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  • Writer's pictureThe San Juan Daily Star

Eyes on gavel, Jordan makes play from outside


Rep. Jim Jordan (R-Ohio) listens to testimony during a House Judiciary Committee hearing on violent crime, in New York, April 17, 2023.

By Luke Broadwater


As a co-founder of the conservative House Freedom Caucus, Rep. Jim Jordan, R-Ohio, once antagonized his party’s leadership so mercilessly that former Speaker John Boehner, whom he helped chase from his position, branded him a “legislative terrorist.”


Less than a decade later, Jordan — a fast talker often seen sans jacket, known for his hard-line stances and aggressive tactics — is now one of two leading candidates to claim the very speakership whose occupants he once tormented.


Jordan’s journey from the fringe of Republican politics to its epicenter on Capitol Hill is a testament to how sharply his party has veered to the right in recent years, and how thoroughly it has adopted his pugilistic style.


Those forces played a pivotal role in the downfall of former Speaker Kevin McCarthy late last week, though Jordan, once a thorn in his side, had since allied himself with McCarthy, R-Calif. Now, the same dynamics have placed Jordan in contention for the post that is second in line to the presidency, a notion that is mind-blowing to many establishment Republicans who have tracked his career.


“That notion that he could go from ‘legislative terrorist’ to speaker of the House is just insane,” said Mike Ricci, a former aide to both Boehner and Speaker Paul Ryan, R-Wis. “Jordan is an outsider, but he’s very much done the work of an insider to get to this moment. Keeping that balance is what will determine whether he will win, and what kind of speaker he will be.”


The race between Jordan, a populist who questions federal law enforcement and America’s funding of overseas wars, and Rep. Steve Scalise, a staunch conservative and the No. 2 House Republican from Louisiana, continued to heat up on Friday. Both men worked the phones relentlessly seeking support, including making calls with first-term lawmakers, the Congressional Western Caucus and the Main Street Caucus, a group of business-oriented Republicans.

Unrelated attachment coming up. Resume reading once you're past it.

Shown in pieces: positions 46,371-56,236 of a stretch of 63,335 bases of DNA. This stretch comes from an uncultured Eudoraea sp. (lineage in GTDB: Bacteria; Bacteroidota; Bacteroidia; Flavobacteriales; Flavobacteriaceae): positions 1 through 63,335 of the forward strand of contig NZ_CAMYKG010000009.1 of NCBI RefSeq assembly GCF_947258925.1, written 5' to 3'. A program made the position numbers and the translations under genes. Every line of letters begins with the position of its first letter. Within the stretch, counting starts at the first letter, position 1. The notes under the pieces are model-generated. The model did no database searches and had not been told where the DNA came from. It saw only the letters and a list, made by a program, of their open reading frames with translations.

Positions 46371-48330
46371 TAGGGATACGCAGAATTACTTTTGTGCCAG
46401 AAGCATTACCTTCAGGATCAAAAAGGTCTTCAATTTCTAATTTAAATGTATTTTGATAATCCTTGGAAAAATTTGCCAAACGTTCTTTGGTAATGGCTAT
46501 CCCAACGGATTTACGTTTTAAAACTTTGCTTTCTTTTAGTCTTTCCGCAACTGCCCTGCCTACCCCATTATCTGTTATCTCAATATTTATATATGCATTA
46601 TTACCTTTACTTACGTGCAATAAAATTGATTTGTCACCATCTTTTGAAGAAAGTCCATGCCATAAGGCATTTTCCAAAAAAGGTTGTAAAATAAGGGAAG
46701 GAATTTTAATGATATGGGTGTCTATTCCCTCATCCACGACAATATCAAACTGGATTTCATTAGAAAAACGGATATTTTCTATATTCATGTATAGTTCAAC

On Friday, as they were vying for support, a bloc of Republicans were quietly requesting a change to party rules that would raise the vote threshold for nominating a candidate for speaker, which would make it more difficult for Scalise to prevail.


While Scalise is amassing dozens of commitments of support, so is Jordan, which could lead to a bitter and potentially prolonged battle when Republicans meet behind closed doors this coming week to choose their nominee — or spill into public disarray on the House floor.


On Saturday, a third possible contender, Rep. Kevin Hern of Oklahoma, said he would not run and urged his Republican colleagues to unify behind either Scalise or Jordan.


Jordan’s rise in Congress to a position where he can credibly challenge Scalise, who has served in leadership for years, stems from a number of important alliances he has formed over the years. His strongest base of power is his colleagues in the House Freedom Caucus, many of whom consider him a mentor. He has built a solid relationship with McCarthy, for whom Jordan proved a reliable supporter and important validator on the right. And he has forged close ties with former President Donald Trump, perhaps his most important ally.


In a Republican House that has defined itself in large part by its determination to protect Trump and attack President Joe Biden, Jordan has been a leader of both efforts. He leads a special subcommittee on the “weaponization of government” against conservatives. He has started investigations into federal and state prosecutors who indicted Trump, and he’s a co-leader of the impeachment inquiry into Biden that McCarthy formally announced last month as he worked to appease the right and cling to his post. The weaponization subcommittee has spotlighted some examples of government overreach, and the impeachment inquiry has produced unflattering information against President Joe Biden’s son Hunter, but neither has produced proof of Republicans’ boldest claims.